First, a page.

Scènes de bal
Scènes de bal
• First audition of the individual movements: from 25 to 29/06/2001, broadcasting on France Musique (“Alla breve”) – Quatuor Ysaÿe.
• World premiere (whole work): 7/02/2002, salle Olivier-Messiaen, Maison de Radio France, Paris (France), during the Présences festival – Quatuor Ludwig.
• Publisher: Gérard Billaudot.
• Commissioned de Radio France pour le Quatuor Ysaÿe.
• CD “Chorus” (Accord/Universal 476 1282).
Composed at the request of Radio France for the Alla breve programme, the piece is divided into five short dances, each one related to the memory of a popular dance (waltz, tango, slow, fox trot, etc.). The poetic generating idea is this image, so magnificently conjured up in Ettore Scola’s film Le Bal, of an empty, filtered dancehall that comes back to life according to resurgences of past hails. While the whole is divided into five dances of equal length, the third stands out with its haunting, dramatic density—somewhat unexpected in the evocation of a slow dance. Moreover, the following dances will have considerable difficulty escaping this bewitching atmosphere, like the last dance which, after vainly trying to create a rhythmic pattern with ragtime accents, will end up in a sudden reappearance of the dark, heavy atmosphere of the third.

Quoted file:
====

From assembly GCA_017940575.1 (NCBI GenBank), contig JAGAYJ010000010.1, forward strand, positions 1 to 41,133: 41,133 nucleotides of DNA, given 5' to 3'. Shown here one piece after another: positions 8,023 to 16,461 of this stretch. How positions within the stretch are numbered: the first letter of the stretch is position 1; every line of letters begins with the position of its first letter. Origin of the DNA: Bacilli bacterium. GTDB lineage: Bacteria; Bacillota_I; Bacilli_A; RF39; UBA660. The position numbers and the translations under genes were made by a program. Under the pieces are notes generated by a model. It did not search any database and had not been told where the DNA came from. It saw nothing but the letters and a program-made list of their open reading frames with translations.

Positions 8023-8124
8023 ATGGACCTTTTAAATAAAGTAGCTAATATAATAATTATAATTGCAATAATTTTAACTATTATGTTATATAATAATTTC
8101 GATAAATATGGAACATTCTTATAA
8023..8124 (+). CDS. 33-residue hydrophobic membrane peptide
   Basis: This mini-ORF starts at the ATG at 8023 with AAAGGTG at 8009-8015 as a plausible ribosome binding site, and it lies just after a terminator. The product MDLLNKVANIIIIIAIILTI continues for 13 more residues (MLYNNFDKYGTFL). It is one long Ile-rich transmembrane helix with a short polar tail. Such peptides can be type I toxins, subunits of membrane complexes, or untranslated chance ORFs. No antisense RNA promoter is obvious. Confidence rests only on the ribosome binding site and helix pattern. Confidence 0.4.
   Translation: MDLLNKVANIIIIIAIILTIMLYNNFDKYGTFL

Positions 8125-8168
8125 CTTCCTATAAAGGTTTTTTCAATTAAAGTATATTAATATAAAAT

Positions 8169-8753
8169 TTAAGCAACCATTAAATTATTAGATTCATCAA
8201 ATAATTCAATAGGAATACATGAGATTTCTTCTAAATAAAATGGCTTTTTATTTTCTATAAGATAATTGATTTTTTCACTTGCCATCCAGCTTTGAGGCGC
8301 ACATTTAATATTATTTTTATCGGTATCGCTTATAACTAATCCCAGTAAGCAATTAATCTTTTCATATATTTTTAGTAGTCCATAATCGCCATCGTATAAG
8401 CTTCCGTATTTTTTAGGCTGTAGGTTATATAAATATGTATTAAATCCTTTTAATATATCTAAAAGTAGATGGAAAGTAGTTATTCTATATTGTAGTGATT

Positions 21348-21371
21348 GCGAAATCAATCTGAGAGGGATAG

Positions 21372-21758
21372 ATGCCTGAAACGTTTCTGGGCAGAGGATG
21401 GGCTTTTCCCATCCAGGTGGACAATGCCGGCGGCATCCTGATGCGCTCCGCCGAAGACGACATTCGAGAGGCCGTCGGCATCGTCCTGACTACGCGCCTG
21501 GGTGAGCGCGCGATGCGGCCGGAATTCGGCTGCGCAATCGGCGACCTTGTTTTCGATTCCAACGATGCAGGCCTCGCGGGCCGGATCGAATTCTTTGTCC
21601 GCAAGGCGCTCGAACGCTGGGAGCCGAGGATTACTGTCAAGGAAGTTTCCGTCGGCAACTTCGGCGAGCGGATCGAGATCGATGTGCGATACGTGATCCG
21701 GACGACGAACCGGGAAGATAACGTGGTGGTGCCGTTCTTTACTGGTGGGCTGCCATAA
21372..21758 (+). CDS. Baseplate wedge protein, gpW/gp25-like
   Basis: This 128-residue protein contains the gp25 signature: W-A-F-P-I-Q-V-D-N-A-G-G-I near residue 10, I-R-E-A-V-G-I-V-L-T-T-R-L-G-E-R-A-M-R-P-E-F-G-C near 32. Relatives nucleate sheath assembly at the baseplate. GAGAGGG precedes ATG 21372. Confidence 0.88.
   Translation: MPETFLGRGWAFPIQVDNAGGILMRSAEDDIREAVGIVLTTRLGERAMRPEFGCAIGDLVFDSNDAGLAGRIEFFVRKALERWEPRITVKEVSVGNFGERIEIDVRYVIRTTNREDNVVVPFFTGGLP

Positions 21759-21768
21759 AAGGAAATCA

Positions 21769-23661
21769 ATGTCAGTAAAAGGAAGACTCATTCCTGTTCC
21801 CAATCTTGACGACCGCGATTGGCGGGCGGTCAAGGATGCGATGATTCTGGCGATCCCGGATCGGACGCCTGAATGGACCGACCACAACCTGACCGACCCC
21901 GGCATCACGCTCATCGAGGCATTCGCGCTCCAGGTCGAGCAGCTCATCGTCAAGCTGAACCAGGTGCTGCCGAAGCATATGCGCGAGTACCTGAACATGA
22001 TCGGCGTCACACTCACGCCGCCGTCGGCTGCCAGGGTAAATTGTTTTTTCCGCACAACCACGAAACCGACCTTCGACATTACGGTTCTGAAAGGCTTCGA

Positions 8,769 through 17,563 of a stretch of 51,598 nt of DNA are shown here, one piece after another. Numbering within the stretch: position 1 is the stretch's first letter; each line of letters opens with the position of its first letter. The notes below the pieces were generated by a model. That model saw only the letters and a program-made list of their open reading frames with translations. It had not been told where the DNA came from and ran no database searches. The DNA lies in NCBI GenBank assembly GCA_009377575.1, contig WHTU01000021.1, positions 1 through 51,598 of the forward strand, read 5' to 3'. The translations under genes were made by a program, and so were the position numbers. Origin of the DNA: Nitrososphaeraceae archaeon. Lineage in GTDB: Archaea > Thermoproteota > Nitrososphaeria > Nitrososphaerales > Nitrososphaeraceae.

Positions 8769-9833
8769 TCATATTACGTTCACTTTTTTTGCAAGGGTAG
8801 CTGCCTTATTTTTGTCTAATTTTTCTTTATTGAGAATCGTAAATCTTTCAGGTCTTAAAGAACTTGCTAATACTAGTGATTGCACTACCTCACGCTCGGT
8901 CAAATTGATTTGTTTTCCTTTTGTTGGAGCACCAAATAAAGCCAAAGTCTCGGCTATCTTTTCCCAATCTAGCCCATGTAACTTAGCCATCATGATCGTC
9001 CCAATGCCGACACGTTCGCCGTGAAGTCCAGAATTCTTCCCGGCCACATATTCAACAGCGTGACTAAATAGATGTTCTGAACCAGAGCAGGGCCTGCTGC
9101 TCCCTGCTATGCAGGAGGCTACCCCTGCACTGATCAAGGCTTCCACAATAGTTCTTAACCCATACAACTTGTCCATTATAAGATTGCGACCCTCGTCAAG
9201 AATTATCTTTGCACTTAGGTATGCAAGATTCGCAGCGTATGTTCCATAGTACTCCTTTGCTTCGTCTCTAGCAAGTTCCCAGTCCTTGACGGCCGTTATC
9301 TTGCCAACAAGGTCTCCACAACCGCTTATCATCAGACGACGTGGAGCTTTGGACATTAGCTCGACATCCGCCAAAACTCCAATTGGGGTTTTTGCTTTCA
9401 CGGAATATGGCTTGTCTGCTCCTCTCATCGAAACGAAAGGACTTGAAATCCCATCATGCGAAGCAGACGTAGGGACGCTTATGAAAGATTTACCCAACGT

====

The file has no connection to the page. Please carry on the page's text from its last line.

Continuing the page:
Once the rhythm of the initial dance is stated, each piece evolves like a short ‘tone poem’ with its breathless progressions, dialogues of often-contradictory elements, polyrhythmic transformations, abrupt renewals of the arrangement in the sound space. It is, moreover, this character full of colourful imagery, as well as the orchestral writing of the quartet that stand out in the listening. ‘Thus, the opening waltz starts off, lost in a quivering haze. The tango that follows is identifiable less by its rhythm than by its dark violence. Enigmatic, morbid, the ‘slow’ also develops its rhythmic and melodic obsessions. The disco style—binary, with the crotchet = 112—that asserts itself at the beginning of the fourth scene does not resist the spells of the variation spirit that will culminate in the final scene, a ragtime powerless to take hold, where echoes of the previous movements bring the work to a close, ensuring its unity’. (Gérard Condé, Le Monde).
Translated by John Tyler Tuttle